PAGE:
By Dr. Scott Alsobrooks, PRCC
The Picayune Item
As the economy improves and industries begin to invest in new facilities (or relocate existing facilities), it is interesting to look at the factors that influence the decision makers that decide where to spend the money and create the jobs. Site selection factors are aplenty. Luckily, “Area Development Online” conducts an annual survey of corporations to determine those top factors. Studying these factors can help local economic developers and policy makers decide where to invest a community's resources. The entire report and all statistics can be found at this link http://www.areadevelopment.com/AnnualReports/ Winter2012/26th-Corporate-Executive-RE-survey-results-287123.shtml?Page=1.
According to the “Area Development Online” research, 60% of the new facilities planned to be located, or relocated, will be manufacturing or distribution operations. About 80% of these new facilities will hire 100 workers or less, with construction costs to be less than $50 million. The location of these facilities offers up no surprises as more than 90 percent of the respondents rated highway access as the most important factor as to where to locate. Most products in this country are shipped via tractor trailer at some point in the product's life cycle. However, some facilities do find it necessary to locate on a rail line, water way or airport.
The second most important factor that sways decision makers is the cost of labor. This leads right into the third most important factor for this query which is the skill levels of the labor pool. Not only do these plants want to pay a rate that will lead to high profits, but these employers desire workers that have verifiable labor skills. Unfortunately, even during this historical period of high unemployment, the employers indicate that the skill level of the workforce is not at desired levels in the areas of basic skills. The survey respondents seek a workforce that has good basic reading and math skills.
The fourth factor for those seeking to locate a facility is the corporate tax rate of the state and/or local area. Taxes can prove to be quite an expense for those seeking to earn a profit on a product or service. Areas that charge high rates to businesses often drive some to relocate to other parts of the nation. Many business have exited states such as California due to the tax expenses forced on to corporations.
The next level of factors included occupancy or construction costs. This would include the costs associated with actually building, purchasing or renting a facility. However the sixth factor on this survey list, state and local incentives, often offset some costs such as low interest loans made available by states or municipalities sometimes through the issuance of bonds. As a note of warning, there have been occurrences when these loans have soured at the expense of the bondholder; which in turn damages the credit rating of the state or municipality.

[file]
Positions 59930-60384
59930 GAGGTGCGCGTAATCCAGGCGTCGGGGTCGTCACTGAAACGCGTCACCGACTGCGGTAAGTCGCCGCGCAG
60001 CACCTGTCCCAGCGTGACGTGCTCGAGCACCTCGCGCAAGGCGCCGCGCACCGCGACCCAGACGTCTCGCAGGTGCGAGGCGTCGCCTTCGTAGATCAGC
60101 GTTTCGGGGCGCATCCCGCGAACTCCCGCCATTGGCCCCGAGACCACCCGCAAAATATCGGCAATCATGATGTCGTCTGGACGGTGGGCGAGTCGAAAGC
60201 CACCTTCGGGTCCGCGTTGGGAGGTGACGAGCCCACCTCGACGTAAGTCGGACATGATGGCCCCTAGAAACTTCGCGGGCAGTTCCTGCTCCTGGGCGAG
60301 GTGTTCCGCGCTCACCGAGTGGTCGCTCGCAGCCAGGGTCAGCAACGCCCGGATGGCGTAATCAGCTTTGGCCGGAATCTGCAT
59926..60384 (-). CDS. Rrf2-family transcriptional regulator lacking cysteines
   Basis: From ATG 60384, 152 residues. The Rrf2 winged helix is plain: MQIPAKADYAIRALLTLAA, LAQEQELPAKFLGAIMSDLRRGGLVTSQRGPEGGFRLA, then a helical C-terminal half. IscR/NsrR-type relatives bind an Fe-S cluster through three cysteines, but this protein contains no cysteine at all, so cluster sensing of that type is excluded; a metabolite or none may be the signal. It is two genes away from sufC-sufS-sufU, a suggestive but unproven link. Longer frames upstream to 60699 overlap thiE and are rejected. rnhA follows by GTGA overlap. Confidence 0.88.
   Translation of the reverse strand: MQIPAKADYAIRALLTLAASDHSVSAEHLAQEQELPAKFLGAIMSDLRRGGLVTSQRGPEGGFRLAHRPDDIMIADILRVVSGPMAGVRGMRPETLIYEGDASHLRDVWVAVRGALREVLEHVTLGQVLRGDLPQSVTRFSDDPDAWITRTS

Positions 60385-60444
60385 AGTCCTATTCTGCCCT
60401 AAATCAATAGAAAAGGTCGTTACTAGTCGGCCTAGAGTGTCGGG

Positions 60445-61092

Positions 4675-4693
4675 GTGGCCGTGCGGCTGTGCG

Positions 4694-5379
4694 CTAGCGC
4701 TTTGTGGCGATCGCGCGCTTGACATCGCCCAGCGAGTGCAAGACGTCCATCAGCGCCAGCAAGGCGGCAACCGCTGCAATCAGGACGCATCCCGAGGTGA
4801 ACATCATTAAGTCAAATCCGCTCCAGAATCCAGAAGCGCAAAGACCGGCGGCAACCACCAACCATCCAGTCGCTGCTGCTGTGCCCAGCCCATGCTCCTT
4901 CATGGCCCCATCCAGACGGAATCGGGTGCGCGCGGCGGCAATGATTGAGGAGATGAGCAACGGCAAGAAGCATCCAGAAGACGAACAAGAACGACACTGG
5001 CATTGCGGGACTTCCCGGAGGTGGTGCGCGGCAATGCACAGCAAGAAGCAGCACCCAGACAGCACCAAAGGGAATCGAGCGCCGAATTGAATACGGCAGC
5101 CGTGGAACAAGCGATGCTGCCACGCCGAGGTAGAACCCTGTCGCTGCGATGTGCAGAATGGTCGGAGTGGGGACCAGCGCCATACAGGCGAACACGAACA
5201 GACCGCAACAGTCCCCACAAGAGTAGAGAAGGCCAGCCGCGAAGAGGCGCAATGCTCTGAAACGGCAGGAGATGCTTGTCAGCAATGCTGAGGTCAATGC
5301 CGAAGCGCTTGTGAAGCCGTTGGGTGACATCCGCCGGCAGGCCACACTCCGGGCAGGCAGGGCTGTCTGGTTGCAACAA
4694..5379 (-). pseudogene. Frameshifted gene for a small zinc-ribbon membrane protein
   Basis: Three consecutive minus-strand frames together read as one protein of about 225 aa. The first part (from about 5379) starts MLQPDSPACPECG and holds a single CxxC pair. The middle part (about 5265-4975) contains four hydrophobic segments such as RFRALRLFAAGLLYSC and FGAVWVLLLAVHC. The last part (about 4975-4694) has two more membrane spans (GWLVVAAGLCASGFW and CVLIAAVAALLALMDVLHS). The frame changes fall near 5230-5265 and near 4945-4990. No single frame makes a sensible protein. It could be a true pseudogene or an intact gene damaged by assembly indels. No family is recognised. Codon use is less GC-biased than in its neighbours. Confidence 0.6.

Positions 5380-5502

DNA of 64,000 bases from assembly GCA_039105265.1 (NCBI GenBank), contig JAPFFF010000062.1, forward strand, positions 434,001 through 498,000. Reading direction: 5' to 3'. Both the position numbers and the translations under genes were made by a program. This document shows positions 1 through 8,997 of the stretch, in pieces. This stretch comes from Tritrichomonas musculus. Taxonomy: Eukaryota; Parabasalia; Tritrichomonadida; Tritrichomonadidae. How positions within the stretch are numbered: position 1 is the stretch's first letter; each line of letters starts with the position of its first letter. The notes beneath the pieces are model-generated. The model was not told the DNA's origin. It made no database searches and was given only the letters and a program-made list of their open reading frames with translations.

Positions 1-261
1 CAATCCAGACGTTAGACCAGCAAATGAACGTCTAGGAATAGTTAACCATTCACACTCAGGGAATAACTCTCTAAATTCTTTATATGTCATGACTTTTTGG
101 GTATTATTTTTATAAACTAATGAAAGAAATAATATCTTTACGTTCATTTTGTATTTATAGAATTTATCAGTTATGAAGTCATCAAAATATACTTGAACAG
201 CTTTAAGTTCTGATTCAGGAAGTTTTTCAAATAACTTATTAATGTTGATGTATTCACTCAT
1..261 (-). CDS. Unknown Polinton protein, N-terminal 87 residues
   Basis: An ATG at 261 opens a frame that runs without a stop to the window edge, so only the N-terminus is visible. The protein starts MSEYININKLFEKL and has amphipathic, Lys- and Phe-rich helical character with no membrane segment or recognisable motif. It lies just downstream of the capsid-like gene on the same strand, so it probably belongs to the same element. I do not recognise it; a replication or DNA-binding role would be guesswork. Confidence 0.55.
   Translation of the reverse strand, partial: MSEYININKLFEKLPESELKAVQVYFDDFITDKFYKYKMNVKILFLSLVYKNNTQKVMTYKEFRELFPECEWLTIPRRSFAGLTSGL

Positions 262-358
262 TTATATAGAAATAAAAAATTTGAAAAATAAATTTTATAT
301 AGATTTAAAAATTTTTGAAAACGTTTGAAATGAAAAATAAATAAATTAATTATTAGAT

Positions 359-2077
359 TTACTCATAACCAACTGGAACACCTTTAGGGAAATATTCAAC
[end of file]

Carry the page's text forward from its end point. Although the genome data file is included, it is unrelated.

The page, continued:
The seventh factor that catches the attention of the decision makers is energy costs. The cost of electricity, natural gas and other energy sources can vary around the United States. For facilities that consume vast amounts of energy, this can be the issue that tips the scale. Some areas of the U.S. might not have the volume of natural gas necessary, forcing the location of the facility near a pipeline.
Some states and local areas offer tax exemptions, or reduced rates, for property taxes. This can prove to be especially important for facilities that are very large, as property taxes are usually assessed by the square foot of the facility. Areas that do offer these incentives, typically only do so for defined periods, thus allowing the tax collector to eventually draw taxes from the facility.
Location to the market served is the ninth factor. Some manufacturers prefer to be close to their customers. This offers up some definite competitive advantages during droughts, hurricanes and even warfare. Local and national media outlets have done many stories as of late telling the stories of shipping woes on the Mississippi River. The extreme drought prevents some ships and barges from even moving up and down the river. Those that can avoid this mode of moving materials owns a competitive advantage over those that have to use the mighty Mississippi for transportation.
Rounding out the top ten included the existence of organized labor. Companies indicate a desire to locate in right to work states and/or those with very low union presence. This could indicate why the southeastern United States has been very successful in gaining many automotive manufacturing facilities in recent years. In general, many southeastern states are right to work states and have low levels of organized labor compared to traditional automotive manufacturing areas such as the mid-western states.
Interestingly, community factors are not ranked together with the primary site selection factors. However, quality of life issues in communities are important to site selectors. Low crime rate was the most important, while public school rankings showed a large increase versus prior year survey rankings.
While I am a bit biased, it is my opinion that Pearl River County, as well as our neighboring counties have many, if not most, of these top ten factors working in favorably. Let's hope that as we rise from this recession that these factors help draw new jobs and prosperity to South Mississippi.